Dusted Reviews

Cristina - Doll in the Box / Sleep It Off

today features
reviews charts
labels writers
info donate

Search by Artist

Sign up here to receive weekly updates from Dusted

email address

Recent Reviews

Dusted Reviews

Artist: Cristina

Album: Doll in the Box / Sleep It Off

Label: Ze

Review date: Jan. 27, 2005

Some day the book of ZE Records will be written - (has it already been written? Did I miss it? Is it possible for a story this rich to have gone largely undocumented for so long?) - and the label’s importance as the artistic repository and aesthetic nexus of early-mid-’80s punk/funk/disco/etc., will stand tall and (almost) alone amidst the detritus of the era. The great thing about ZE Records was that it was the least partisan of the labels from the time: Arthur Russell brought you minimalism, disco, and effete astral folk, but with ZE you could lean on Tommy Browder a.k.a. August Darnell a.k.a. Kid Creole, whose productions cubed the pleasures of disco, funk, Latino, pop, New Wave, and etc., coated with an approach to vocal and brass arrangement and lyrical humor that was as wrist-flappingly knowing and performative as music hall - pure showmanship style.

Darnell produced Cristina, the first album from Cristina Monet, Harvard graduate, Village Voice critic, and wife of ZE Records head Michael Zilkha. And if the Monet/Zilkha marriage made this first album (compiled, with added tracks from single releases from the era, on Doll in the Box) possible, it’s absolutely not a case of ‘wealth begets indulgence’: Monet’s ironic, disdainful outlook on life and art was entirely preformed, as if it were designed to play the ultimate spike in Darnell’s jubilant productions. Doll in the Box is one of those rare instances where intellect bolsters the content and quality of the music: the ‘Brechtian pastiche’ that Cristina applied to “Disco Clone” is driven home through the hilarity of Kevin Kline’s guest vocal performance (it might have qualified as lascivious on another planet); “Is That All There is?” changes the lyrics to the Lieber and Stoller song and attenuates the internal comedy of the situation, and the cover of “Drive My Car” is voiced by Monet as a Monroe-esque paean to the gender and power relations implicit in society’s relationship with the automobile.

But it’s the Darnell productions that grab me the most: dense with percussion, scored with brash blasts of brass, riotously pan-generic, they’re an oddly perfect backdrop for Cristina’s arch, playful vocals. There’s still disco in there, but its motifs and energy are placed in service to Latin beats, which, as Cristina discussed in a recent interview with Elisabeth Vincentelli, were “preferred to the lugubrious disco rhythm… I wanted to mix them with cinematic imagery to put a bit of histrionic pizzazz in disco, which I found very anodyne.” Perhaps disco was slightly anodyne by 1980, but Cristina’s first album reconnects with another key archetype of disco: physical, propulsive, joyous music as the backdrop to songs that document loss, broken hearts, and social alienation. Borne of exclusion, disco built elegy into its lyrics. Cristina may have replaced the melancholy of “If I Can’t Have You” with irony, but her concerns are often as bleak, and when she tones down the misery, she increases the devilish word-play and humor.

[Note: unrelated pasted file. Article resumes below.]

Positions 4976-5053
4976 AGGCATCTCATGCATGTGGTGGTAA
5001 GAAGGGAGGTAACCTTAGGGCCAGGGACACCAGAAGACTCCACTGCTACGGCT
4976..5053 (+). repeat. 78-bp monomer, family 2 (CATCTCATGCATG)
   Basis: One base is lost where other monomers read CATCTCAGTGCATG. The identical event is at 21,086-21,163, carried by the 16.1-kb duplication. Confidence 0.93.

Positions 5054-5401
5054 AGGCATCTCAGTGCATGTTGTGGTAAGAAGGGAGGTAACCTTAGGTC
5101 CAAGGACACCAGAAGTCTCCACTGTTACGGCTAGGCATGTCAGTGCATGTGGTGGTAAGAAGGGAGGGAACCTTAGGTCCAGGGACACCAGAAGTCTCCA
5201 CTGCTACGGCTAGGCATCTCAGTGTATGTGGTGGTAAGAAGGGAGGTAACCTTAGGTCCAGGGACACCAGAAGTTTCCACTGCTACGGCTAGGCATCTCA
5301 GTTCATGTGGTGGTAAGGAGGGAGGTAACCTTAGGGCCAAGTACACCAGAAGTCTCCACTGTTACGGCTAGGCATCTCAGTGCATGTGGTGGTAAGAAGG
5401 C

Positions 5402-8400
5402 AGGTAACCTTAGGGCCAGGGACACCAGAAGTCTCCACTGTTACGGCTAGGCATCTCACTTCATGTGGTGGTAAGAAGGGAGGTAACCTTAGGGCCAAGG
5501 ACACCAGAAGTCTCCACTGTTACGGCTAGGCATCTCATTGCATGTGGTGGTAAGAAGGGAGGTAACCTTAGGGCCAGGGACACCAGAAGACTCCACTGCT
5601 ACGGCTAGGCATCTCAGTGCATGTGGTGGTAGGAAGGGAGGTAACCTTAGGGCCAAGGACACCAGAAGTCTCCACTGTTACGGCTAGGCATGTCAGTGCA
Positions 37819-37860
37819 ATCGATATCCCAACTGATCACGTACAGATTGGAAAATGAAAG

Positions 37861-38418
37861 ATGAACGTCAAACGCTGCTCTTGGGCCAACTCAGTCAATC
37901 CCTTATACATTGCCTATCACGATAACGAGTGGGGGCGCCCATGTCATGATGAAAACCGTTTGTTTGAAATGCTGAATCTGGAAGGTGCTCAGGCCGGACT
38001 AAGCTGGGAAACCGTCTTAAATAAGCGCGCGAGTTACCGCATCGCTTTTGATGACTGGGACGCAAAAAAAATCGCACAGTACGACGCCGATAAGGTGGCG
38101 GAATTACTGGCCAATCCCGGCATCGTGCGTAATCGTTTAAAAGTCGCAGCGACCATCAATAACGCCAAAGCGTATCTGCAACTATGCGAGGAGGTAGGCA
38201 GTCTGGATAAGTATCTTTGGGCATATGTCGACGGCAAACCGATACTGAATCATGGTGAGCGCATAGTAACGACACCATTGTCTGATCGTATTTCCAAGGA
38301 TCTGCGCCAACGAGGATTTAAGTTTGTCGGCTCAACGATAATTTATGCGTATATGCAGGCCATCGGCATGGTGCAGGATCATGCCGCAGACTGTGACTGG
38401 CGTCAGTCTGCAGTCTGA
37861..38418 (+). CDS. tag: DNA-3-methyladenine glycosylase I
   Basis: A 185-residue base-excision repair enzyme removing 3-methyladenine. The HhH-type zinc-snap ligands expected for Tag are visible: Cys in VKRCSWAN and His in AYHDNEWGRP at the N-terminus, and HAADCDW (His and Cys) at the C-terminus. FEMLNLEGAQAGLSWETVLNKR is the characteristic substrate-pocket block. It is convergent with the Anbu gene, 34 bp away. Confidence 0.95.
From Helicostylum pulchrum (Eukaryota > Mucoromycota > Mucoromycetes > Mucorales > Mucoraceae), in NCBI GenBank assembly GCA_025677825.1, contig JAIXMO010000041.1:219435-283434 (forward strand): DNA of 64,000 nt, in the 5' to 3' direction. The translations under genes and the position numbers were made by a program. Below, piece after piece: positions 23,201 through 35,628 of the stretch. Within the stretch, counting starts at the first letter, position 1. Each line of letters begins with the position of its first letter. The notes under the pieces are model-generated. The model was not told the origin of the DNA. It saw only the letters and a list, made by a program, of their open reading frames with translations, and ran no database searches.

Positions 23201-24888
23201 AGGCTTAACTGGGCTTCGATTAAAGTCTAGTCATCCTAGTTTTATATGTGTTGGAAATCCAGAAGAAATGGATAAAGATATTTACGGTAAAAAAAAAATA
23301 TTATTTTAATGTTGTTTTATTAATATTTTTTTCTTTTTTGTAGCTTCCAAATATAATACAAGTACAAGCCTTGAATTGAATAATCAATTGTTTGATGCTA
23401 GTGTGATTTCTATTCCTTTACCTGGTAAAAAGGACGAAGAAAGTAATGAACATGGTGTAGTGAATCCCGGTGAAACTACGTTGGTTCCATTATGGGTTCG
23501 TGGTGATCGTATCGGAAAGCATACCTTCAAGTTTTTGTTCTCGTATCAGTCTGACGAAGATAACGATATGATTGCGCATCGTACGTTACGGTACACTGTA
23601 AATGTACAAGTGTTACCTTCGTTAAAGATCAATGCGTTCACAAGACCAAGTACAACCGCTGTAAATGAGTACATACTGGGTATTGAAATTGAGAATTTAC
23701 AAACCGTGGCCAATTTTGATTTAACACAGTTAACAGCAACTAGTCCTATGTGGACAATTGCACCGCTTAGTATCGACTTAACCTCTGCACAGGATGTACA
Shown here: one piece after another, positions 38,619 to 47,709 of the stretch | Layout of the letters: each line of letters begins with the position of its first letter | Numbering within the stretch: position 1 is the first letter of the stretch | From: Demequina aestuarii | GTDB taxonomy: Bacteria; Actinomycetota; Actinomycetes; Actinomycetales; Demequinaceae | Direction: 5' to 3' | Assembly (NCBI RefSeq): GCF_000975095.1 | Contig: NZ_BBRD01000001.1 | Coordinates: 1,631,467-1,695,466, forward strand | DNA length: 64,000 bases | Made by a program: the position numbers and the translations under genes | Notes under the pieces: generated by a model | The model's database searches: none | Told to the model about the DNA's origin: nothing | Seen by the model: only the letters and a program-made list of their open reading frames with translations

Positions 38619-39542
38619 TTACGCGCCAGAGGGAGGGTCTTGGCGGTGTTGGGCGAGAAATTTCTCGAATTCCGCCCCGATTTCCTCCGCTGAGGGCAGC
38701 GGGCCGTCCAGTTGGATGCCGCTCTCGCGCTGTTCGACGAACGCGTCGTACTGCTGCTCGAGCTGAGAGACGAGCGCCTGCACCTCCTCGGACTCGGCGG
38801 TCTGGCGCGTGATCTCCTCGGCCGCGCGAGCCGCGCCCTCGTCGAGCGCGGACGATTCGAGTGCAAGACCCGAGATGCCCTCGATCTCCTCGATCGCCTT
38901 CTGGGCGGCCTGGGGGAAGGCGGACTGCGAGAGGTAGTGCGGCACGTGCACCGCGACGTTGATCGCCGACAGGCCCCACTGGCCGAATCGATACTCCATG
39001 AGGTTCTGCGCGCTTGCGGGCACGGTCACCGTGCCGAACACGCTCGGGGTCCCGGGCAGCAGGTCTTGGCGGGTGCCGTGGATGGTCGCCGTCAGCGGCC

Those elements were amplified on 1984’s Sleep it Off, where Cristina teamed up with Don Was to produce an album whose topical consistency was hinged to music that shifted between modes from song to song. (This is opposed to Cristina, where multiple genres inhabited every song.) Cristina’s increasing confidence is audible in her focused vocal style: the femme fatale squeals and sighs of 1980 have given way to an acerbic, sarcastic delivery. On “The Lie of Love,” Cristina’s demystification of long-term relationships is as potent as the Gang of Four’s romantic alienation effect, but Cristina hinges her lyrics to music that signifies as lugubrious, woozy and tropical. Don Was’ production gilds the record with sharp, plastic edges, splintered and stuttered rhythms making way for string-of-pearl guitars: occasionally - as on the opening “What’s A Girl to do” - Was’ toy-box symphonies and Cristina’s emotionally divested performance recall the Flying Lizards. The three covers placed in the middle of Sleep it Off attest to the record’s diversity, with Van Morrison’s bucolic “Blue Money” turned into jaunty desperation, country tune “She Can’t Say That Anymore” molded into a humid melodrama, and Brecht and Weill’s “Ballad of Immoral Earnings” towering above everything, a duet that’s almost maniacal in its poise and precision.

Sleep it Off is an album that’s simultaneously of its time and somehow far, far out of place: the sound is definitively early-mid 1980s pop, but the musical and lyrical content are so dislocating as to send the record spinning off into its own, utterly unique orbit. If anything, the singles appended to the reissue are even more arresting: the stentorian “Deb Behind Bars” is as sticky and humid as the Associates at their peak. Both Doll in the Box and Sleep it Off are fantastic puzzles: although Sleep it Off is a far more rigorously conceptualized album, there’s a part of me that prefers the giddiness of such Doll in the Box songs as the cover of Michel Polnareff’s “La Poupée qui fait Non,” or “Blame it on Disco.” There’s a warmth and kineticism in these recordings that trounces Sleep it Off’s occasional lapses into rigidity. But both discs are essential: re-articulations of the possibilities inherent in mutant disco and its multiple trajectories.

By Jon Dale

Read More

View all articles by Jon Dale

Find out more about Ze

©2002-2011 Dusted Magazine. All Rights Reserved.